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Wh ERFAs it appears that a state of war exists between Austria, Prussia, Sardinia, Great Britain and the United Netherlands on the one part, and France on the other, and the duty and interests of the United States require that they should with sincerity and good faith adopt and pursue a conduct friendly and impartial towards the belligerent powers, I have therefore thought fit by these presents to declare the disposition of the United States to observe the conduct aforesaid towards those powers respectively, and to exhort and to warn the citizens of the United States carefully to avoid all acts and proceedings whatsoever which may in any manner tend to contravene such disposition. And I do hereby also make known that whosoever of the citizens of the United States shall render himself liable to punishment or forfeiture under the law of nations by committing, aiding or abetting hostilities against any of the said powers, or by carrying to any of them those arti. cles which are deemed contraband by the modern usage of nations, will not receive the protection of the United States against such punishment or forfeiture; and farther, that I have given instructions to those officers to whom it belongs to cause prosecutions to be instituted against ail persons who shall, within the cognizance of the courts of the United States, violate the laws of nations with respect to the powers at war or any of them. In testimony whereof. I have caused the seal of the United States of America to be affixed to these presents, and signed the same with my hand. Done at the city of Philadelphia, the 22nd day of April, one thousand seven hundred and ninety-three, and of the Independence of the United

States of America, the seventeenth.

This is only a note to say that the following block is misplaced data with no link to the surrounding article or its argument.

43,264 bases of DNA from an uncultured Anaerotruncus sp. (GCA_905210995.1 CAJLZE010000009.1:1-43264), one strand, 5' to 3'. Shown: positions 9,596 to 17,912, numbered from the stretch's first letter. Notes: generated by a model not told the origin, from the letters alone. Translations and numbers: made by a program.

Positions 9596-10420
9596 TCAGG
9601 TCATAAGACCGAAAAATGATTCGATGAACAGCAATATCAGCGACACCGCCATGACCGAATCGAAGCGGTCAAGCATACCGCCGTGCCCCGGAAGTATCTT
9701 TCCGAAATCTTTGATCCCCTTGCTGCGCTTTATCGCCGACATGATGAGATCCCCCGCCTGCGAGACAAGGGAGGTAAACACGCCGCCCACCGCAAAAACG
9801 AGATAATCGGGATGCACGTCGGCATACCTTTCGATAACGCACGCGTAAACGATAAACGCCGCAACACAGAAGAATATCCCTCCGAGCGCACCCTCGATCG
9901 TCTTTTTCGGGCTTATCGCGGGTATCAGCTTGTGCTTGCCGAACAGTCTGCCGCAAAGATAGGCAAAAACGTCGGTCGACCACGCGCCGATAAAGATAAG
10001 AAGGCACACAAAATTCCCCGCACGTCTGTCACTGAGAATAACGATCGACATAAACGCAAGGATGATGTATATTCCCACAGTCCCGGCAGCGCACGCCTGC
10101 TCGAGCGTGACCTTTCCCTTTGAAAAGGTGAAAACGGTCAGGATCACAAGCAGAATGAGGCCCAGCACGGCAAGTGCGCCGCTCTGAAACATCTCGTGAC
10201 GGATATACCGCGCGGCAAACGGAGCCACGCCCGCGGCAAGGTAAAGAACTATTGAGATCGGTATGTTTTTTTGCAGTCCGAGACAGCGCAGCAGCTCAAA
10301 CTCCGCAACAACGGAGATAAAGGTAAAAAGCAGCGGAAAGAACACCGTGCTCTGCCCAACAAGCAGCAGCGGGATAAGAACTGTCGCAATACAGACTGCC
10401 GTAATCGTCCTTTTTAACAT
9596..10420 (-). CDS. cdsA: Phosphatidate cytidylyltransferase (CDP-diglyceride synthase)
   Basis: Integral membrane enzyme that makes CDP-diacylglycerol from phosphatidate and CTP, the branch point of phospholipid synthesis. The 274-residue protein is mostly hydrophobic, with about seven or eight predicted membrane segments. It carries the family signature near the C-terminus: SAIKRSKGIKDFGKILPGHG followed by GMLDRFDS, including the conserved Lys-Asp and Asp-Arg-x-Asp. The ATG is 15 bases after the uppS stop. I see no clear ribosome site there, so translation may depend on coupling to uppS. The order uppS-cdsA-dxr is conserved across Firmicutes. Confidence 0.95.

GEORGE WASHINGTON.

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Wher EAs combinations to defeat the execution of the laws laying duties upon spirits distilled within the United States and upon stills have, from the time of the commencement of those laws, existed in some of the western parts of Pennsylvania; and whereas the said combinations, proceeding in a manner subversive equally of the just authority of government and of the rights of individuals, have hitherto effected their dangerous and criminal purpose by the influence of certain irregular meetings whose proceedings have tended to encourage and uphold the spirit of opposition by misrepresentations of the laws calculated to render them odious; by endeavors to deter those who might be so disposed from accepting offices under them through fear of public resentments and of injury to person and property, and to compel those who had accepted such offices by actual violence to surrender or forbear the execution of them; by circulating vindictive measures against all who should otherwise, directly or indirectly, aid in the execution of the said laws, or who, yielding to the dictates of conscience and to a sense of obligation, should themselves com